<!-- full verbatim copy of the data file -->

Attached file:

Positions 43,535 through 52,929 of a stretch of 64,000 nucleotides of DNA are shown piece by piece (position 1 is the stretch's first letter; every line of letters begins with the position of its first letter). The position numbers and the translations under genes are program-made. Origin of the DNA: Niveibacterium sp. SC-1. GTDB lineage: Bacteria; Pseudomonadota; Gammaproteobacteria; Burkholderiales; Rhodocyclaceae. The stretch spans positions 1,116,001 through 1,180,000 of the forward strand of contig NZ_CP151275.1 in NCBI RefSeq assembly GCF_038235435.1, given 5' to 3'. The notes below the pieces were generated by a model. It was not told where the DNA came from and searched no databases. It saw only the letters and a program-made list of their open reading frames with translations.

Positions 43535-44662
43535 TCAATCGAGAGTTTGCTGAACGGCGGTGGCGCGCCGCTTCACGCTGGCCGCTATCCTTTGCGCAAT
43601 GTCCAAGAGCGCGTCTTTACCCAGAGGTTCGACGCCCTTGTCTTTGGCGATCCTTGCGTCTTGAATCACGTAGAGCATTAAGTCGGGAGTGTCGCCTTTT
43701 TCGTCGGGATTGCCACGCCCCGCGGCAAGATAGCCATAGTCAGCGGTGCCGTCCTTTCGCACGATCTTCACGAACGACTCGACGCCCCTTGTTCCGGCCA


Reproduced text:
Positions 43,535 through 52,929 of a stretch of 64,000 nucleotides of DNA are shown piece by piece (position 1 is the stretch's first letter; every line of letters begins with the position of its first letter). The position numbers and the translations under genes are program-made. Origin of the DNA: Niveibacterium sp. SC-1. GTDB lineage: Bacteria; Pseudomonadota; Gammaproteobacteria; Burkholderiales; Rhodocyclaceae. The stretch spans positions 1,116,001 through 1,180,000 of the forward strand of contig NZ_CP151275.1 in NCBI RefSeq assembly GCF_038235435.1, given 5' to 3'. The notes below the pieces were generated by a model. It was not told where the DNA came from and searched no databases. It saw only the letters and a program-made list of their open reading frames with translations.

Positions 43535-44662
43535 TCAATCGAGAGTTTGCTGAACGGCGGTGGCGCGCCGCTTCACGCTGGCCGCTATCCTTTGCGCAAT
43601 GTCCAAGAGCGCGTCTTTACCCAGAGGTTCGACGCCCTTGTCTTTGGCGATCCTTGCGTCTTGAATCACGTAGAGCATTAAGTCGGGAGTGTCGCCTTTT
43701 TCGTCGGGATTGCCACGCCCCGCGGCAAGATAGCCATAGTCAGCGGTGCCGTCCTTTCGCACGATCTTCACGAACGACTCGACGCCCCTTGTTCCGGCCA